CARING MUM’S LIFE TAKEN IN ‘VIOLENT & CRUEL WAY’
Family tribute to mother as husband jailed for 17 years
A FAMILY has paid tribute to a “loving and caring” mother and grandmother after her killer was locked up for at least 17 years.
Derek Potter strangled his wife then faked her suicide to try to cover his tracks.
A MAN who strangled his wife to death then faked her suicide to try to cover his tracks has been sentenced to life in prison.
Derek Ian Potter must serve a minimum of 17 years behind bars before he can ask for parole.
Potter murdered his wife of 26 years, Lesley, at their home in Mumbles in April this year, then staged a hanging to make it look as if she had taken her own life.
He denied murder, but was convicted following a trial at Swansea Crown Court.
The 64-year-old returned to the dock yesterday to be sentenced.
During his police interviews and during the trial, Potter span a web of lies to cover up what he had done, claiming at various times that his wife had killed herself because she was depressed, had died while choking herself for sexual pleasure, or had died at the hands of their son-in-law, a Russian woman their daughter knew, drug dealers or Masons.
He described how he had made desperate attempts to free the rope from around her neck after finding her hanging, and had eventually cut her down.
But the truth was he had choked her to death in a fit of temper while she was naked, most probably while pinning her down.
He then hung a rope from the ceiling in a rear bedroom, and put a noose around his wife’s neck before calling 999.
During the trial he told lurid tales of being in a three-way sexual relationship with his wife and a lodger which involved sadomasochism, asphyxiation, ropes, swings and role playing.
At one stage during the trial he boasted to the jury about his “crazy sex life” and how he had been married four times.
He also said he believed he had “healing powers” in his hands.
A number of times he told the jury how easy it would be to kill somebody by strangling them, and all you needed was a finger and a thumb on the windpipe to do it.
The death of 66-yearold Mrs Potter was initially not treated as suspicious by the authorities, and her body was prepared for funeral.
But just two weeks before the cremation a woman called Natalia Mikhaeiloea-kisselevskaia went to the police to report a conversation she had with Potter in The George pub in Mumbles a few days earlier, in which she said Potter had confessed to killing his wife.
The funeral was put on hold, Mrs Potter’s body was removed from the chapel of rest and taken back to hospital, and a full post-mortem ordered.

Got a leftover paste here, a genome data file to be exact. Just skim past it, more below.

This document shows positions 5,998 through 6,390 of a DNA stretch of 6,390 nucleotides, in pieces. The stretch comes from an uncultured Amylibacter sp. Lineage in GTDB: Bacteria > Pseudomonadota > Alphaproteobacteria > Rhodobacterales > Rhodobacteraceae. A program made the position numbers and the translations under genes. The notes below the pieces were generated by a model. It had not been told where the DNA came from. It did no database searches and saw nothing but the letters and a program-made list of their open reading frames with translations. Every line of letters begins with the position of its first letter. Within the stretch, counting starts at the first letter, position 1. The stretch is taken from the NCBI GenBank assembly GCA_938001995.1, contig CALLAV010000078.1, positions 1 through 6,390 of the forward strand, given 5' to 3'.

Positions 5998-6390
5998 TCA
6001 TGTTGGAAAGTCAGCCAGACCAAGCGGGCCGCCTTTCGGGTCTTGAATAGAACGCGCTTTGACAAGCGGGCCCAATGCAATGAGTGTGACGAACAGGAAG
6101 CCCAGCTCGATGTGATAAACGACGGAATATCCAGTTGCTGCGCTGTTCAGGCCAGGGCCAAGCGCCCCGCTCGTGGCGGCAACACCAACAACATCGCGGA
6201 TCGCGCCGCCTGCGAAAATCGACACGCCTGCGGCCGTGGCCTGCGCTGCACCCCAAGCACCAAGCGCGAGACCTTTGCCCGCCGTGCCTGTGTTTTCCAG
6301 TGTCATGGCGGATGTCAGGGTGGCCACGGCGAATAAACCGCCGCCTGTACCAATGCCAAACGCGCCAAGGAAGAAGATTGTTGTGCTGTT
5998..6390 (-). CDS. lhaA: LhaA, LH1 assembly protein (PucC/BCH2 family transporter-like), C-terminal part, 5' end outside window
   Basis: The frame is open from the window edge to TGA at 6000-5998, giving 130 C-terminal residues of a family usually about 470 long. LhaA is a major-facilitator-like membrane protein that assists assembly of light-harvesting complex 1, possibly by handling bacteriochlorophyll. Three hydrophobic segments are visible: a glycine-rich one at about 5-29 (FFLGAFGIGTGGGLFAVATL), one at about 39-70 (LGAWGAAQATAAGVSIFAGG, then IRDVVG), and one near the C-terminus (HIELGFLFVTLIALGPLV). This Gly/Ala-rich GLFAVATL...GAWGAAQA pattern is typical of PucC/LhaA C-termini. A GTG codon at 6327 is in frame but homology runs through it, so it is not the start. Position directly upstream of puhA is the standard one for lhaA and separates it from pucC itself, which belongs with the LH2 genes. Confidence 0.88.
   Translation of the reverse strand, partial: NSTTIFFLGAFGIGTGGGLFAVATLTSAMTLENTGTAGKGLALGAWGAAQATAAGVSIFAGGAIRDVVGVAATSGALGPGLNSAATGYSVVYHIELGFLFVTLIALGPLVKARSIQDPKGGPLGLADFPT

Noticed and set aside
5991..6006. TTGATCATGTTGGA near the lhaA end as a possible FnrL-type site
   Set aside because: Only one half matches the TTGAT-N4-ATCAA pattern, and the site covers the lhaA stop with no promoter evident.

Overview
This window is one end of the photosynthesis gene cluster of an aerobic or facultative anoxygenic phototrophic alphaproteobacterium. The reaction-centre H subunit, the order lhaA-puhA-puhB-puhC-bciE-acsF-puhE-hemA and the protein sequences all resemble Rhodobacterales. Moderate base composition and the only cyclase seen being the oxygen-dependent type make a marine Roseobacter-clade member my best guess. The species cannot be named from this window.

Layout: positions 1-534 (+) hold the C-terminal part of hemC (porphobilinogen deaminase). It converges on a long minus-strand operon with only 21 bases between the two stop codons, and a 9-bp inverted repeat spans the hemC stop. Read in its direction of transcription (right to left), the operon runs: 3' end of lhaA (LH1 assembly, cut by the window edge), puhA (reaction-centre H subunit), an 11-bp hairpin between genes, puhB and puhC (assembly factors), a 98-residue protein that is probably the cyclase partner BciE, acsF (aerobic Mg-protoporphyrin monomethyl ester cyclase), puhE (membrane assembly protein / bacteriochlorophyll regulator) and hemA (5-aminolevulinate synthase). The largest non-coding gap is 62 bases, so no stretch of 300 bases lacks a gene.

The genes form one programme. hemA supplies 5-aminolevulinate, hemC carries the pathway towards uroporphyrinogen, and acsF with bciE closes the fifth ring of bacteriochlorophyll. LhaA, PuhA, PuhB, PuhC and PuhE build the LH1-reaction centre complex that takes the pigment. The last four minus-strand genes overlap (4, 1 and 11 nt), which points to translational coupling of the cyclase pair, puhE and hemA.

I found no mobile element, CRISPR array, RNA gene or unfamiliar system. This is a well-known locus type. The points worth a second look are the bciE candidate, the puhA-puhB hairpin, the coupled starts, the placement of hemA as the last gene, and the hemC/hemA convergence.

That detailed examination found not only bruises and a ligature mark on her neck, but bruises on her arms, body, legs and feet, and internal bruising deep in the belly and neck.
Mrs Potter also had 30 rib fractures.
A Home Office pathologist concluded “manual strangulation” had played a part in her death.
Potter was arrested on suspicion of murder.
The carpenter maintained his innocence during the subsequent twoweek trial, but a jury took just over an hour to convict him of murder.
During the sentencing hearing Paul Hobson, junior counsel for the prosecution, read out victim impact statements from family members.
In her statement, Victoria Bull, Mrs Potter’s daughter from her first marriage, described the agony of having to tell her children that their grandmother had taken her own life – only to have to break the news a few weeks later that their grandfather had
in fact killed her.
She said: “As a parent you do everything you can to protect your children – but I could not protect them from this.”
Ms Bull went on describe how her mother had been “cruelly and deceitfully taken from me in the most unimaginable way”, and that her first thought every morning, and her last thought every night, was of her mum.
She added that she felt her mother’s memory had been “tarnished” by the lies Potter had told in court.
Mr Hobson also read out a statement from Adrian Bull, Mrs Potter’s son from her first marriage.
He described his mother as “kind and loving” and said: “I will miss my mum for the rest of my life and knowing I could not protect her is hard to live with.”
A statement was also read out on behalf of the Potters’ daughter, Nicole Njegovan, in which she said: “I will forever grieve for her, she is my best friend.”
Mark Wyeth QC, barrister for Potter, said people who knew the defendant well described him as a “benign fantasist”.
He said the killing had not been premeditated.
The judge, Mr Justice Soole, described Mrs Potter as a “woman of strong character” who loved her family, and who was looking forward to the birth of her next grandchild. He told the defendant he was sure he had killed her in a “sudden and furious burst of temper” and subjected her body to the “terrible indignity and dishonour” of a faked hanging.
Potter was sentenced to life imprisonment, and must serve a minimum of 17 years before he can be considered for parole.
As he was taken down to the cells, he said: “Thank you very much, my lord” to the judge.
Derek Potter has been jailed for life with a minimum term of 17 years after being convicted of murdering his wife Lesley at their home in Hill Street, Mumbles, right.